When five isn't greater than three A more up-to-date government, not more commissioners, is the answer.

January 24, 1996

STATE DEL. Donald B. Elliott thinks Carroll citizens would have a more representative government if the current board of county commissioners were increased to five members from its current make-up of three. A larger board is not the answer, however. Rather than tinkering with this outdated clunker, it's time to trade it in for a new model.

A complete restructuring is the only way Carroll residents can create a responsive and efficient form of county government that can deal with the problems of a fast-growing population that is part of the metropolitan area.

A county commission may have worked when Carroll was a slow-growing agricultural community. But it is increasingly clear that a three-member commission can't grapple with the day-to-day duties of government as well as plan for the future.

Mr. Elliott's proposal is a response to that frustration. But his proposal would merely replace a three-headed executive branch with a five-headed creature. Gaining a consensus among five members is no easier than with three. Neither would charting a long-term vision become simpler with a larger board. Often, Carroll government seems pulled in various directions by three individuals pursuing their own agendas. Imagine what that would be like with five commissioners.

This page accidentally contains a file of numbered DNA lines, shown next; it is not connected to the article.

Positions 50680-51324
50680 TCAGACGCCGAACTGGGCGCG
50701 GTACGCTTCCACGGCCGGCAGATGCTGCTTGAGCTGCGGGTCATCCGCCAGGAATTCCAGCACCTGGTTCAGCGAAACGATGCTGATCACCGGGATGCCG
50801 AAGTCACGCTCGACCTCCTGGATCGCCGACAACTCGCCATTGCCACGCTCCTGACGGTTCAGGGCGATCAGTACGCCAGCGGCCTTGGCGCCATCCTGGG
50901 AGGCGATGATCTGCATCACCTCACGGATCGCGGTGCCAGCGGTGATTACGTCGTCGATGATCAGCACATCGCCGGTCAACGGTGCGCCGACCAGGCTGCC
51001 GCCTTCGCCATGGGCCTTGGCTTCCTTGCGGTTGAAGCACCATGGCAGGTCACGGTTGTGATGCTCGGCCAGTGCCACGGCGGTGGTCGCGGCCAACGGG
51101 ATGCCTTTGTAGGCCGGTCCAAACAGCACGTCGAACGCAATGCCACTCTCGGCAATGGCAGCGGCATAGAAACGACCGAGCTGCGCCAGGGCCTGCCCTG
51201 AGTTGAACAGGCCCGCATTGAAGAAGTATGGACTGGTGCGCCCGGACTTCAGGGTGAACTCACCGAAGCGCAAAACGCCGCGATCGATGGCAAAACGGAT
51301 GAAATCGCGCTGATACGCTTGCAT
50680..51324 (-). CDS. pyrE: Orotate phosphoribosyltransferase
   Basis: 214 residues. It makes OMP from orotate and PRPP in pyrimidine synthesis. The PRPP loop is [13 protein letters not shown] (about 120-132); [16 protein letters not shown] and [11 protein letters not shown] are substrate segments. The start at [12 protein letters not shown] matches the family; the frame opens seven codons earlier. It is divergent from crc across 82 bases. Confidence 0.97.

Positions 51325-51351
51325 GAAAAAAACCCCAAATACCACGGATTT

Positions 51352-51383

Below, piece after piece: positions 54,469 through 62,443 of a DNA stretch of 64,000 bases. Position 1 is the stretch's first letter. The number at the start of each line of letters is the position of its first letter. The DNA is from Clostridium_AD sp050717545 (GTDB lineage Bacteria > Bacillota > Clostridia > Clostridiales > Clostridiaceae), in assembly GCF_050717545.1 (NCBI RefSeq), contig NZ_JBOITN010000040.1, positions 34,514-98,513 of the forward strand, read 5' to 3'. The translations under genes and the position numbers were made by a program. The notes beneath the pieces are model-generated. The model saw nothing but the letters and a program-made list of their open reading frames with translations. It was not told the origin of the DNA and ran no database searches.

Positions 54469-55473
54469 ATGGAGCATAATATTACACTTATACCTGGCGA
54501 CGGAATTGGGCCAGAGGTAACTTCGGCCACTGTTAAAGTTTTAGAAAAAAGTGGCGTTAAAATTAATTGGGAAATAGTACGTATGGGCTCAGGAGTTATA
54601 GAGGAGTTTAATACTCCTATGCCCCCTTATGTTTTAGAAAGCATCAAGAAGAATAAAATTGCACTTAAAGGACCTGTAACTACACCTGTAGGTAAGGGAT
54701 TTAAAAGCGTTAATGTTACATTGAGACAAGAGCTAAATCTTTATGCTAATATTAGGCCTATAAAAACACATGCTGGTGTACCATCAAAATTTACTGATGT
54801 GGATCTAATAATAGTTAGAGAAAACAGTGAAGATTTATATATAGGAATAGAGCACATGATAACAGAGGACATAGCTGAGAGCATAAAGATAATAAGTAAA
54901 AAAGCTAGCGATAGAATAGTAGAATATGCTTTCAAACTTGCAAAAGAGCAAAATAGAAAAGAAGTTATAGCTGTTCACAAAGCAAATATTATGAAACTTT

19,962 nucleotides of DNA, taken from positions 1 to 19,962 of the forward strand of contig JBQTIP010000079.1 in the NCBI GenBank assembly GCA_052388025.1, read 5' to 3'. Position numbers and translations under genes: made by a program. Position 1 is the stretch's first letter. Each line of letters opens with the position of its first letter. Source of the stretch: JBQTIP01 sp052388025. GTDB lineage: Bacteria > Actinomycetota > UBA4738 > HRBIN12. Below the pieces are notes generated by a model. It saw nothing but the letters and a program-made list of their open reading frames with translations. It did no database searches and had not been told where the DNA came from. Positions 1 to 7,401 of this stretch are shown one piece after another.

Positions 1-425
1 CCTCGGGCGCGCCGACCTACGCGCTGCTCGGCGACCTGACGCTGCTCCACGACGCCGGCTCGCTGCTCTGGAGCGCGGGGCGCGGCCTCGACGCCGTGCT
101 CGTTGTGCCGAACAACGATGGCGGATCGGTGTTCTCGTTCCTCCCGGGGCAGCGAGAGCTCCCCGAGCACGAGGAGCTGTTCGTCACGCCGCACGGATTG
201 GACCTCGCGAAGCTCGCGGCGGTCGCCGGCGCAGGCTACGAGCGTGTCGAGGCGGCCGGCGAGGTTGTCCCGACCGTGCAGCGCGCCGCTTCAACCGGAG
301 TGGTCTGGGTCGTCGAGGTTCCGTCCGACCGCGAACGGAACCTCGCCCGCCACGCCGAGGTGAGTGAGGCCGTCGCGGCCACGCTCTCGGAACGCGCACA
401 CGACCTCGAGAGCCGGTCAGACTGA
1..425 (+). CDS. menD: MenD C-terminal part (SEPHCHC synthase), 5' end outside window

Carroll voters must think in terms of modernizing their government. Although they rejected charter government in 1994, they need to reopen this issue.

A charter that calls for an elected county executive and County Council is clearly the best structure for creating a responsive and nimble local government.

Having one person responsible for running the day-to-day affairs of government and a council to develop policy mirrors the classical form of American governance. Why reinvent the wheel? The American system that the funding fathers designed for this nation has stood the test of time.

By adopting a charter, Carroll's citizens would have a government form that could move their jurisdiction forward. Forced to juggle difficult issues regarding the schools, roads, waste disposal and economic development, the do-it-all commissioner form is clearly becoming overwhelmed.

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